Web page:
It's bad enough that I and others have to even seek help on something that should be a simple task of plugging in our GPS units to update them with fresh maps. But when we do, at least it would be nice if the support team showed some degree of actual support on its end and didn't confuse things with confusing responses.

I responded with the required proof-of-purchase, and I await an answer. Apparently, things are confused on TomTom's back-end because I have two different accounts, and something might not be linked right. Of course, if TomTom allowed people with multiple devices to have a single account to manage all of those, this might have been avoided.

By the time my map is updated, it'll be out-of-date
In the meantime, I decided I'd try updating my TomTom 340. That turned into a day-long process that required two separate computers to complete.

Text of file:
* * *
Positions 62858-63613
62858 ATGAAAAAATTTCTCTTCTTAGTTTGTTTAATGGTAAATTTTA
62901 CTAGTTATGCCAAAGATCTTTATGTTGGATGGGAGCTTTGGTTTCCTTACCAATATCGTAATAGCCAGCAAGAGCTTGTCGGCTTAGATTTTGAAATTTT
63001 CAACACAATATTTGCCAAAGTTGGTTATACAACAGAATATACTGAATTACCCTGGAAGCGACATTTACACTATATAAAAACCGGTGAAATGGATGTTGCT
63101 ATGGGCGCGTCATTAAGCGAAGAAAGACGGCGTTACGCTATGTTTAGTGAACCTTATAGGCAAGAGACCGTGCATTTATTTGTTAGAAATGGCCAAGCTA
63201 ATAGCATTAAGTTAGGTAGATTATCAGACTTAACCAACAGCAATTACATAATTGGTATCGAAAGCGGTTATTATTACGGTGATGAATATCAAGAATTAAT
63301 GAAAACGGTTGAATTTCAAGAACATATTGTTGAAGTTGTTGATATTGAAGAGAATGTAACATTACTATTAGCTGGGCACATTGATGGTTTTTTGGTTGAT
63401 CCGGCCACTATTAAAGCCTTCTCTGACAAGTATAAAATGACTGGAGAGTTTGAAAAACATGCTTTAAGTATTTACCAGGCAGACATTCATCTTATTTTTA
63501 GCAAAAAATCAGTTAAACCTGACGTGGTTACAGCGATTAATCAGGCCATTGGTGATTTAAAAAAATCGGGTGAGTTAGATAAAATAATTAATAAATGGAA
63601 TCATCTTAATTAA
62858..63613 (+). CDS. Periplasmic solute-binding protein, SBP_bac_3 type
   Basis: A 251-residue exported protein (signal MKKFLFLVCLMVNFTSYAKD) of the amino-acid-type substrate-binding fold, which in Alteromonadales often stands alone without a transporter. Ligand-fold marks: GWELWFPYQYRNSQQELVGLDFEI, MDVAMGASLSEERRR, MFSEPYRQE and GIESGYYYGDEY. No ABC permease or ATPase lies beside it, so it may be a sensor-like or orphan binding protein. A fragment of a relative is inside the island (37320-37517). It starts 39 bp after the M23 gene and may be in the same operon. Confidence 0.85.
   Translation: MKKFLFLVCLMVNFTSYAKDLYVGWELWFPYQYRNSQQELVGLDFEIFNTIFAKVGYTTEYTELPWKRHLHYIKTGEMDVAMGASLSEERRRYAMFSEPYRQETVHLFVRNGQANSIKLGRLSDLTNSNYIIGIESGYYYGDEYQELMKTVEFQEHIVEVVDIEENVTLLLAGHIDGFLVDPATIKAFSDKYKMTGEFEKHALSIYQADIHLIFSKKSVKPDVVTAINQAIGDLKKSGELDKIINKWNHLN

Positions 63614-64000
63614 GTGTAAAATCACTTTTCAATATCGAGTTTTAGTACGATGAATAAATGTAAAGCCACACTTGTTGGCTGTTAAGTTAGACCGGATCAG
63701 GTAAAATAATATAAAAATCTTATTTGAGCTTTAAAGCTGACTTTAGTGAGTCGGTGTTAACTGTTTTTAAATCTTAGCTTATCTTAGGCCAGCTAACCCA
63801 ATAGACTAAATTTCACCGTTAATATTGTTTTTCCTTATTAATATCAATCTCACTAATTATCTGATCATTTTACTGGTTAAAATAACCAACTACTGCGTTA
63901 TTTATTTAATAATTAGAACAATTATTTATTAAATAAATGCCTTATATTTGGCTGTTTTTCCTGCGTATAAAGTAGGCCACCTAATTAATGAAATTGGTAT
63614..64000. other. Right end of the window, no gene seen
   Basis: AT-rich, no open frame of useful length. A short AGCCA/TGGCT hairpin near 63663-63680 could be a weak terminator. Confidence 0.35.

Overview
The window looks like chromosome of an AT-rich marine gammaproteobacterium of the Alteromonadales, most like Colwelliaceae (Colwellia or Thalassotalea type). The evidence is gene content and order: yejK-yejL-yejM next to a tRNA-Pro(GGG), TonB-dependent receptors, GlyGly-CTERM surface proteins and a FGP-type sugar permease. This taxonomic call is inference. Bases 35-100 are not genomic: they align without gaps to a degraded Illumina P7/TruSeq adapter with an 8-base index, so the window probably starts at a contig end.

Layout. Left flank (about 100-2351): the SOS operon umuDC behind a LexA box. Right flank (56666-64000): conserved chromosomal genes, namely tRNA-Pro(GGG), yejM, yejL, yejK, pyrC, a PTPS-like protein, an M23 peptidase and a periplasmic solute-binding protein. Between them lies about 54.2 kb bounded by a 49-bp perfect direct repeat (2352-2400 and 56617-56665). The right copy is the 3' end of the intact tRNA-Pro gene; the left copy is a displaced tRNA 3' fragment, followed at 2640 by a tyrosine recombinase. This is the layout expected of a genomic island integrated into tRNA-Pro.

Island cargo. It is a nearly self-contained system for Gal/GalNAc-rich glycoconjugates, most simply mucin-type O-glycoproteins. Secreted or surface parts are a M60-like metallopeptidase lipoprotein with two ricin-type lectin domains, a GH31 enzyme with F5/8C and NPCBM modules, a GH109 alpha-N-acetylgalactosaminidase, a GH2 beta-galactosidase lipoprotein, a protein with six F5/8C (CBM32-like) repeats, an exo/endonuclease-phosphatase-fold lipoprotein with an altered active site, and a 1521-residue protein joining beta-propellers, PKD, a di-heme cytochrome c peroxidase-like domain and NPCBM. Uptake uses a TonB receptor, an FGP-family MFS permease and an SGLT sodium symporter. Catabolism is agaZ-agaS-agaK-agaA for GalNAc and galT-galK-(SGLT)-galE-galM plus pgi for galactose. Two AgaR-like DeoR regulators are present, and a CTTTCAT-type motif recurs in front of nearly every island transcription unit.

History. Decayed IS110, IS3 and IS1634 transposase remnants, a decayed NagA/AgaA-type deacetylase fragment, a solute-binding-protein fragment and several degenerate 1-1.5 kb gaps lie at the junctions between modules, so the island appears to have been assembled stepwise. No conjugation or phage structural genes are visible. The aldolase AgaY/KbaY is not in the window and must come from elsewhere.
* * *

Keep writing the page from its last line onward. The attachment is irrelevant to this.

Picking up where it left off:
The TomTom Home software recognized that my map was old and that I was entitled to a free update. Hurray! Next, it tried downloading the map, which took ages -- and it's not that large of a file, 1.5 GB in all. Things got worse when it tried to update my device. For several hours, all I saw was this:

Eventually, I gave up trying to update through my Mac. I unplugged, fired up my Windows 8 laptop and started the process again. After three hours, the maps themselves still hadn't downloaded. It wasn't an issue with my internet connection. Everything else was streaming through the interwebs just fine. TomTom just appeared to be pushing the maps out very slowly.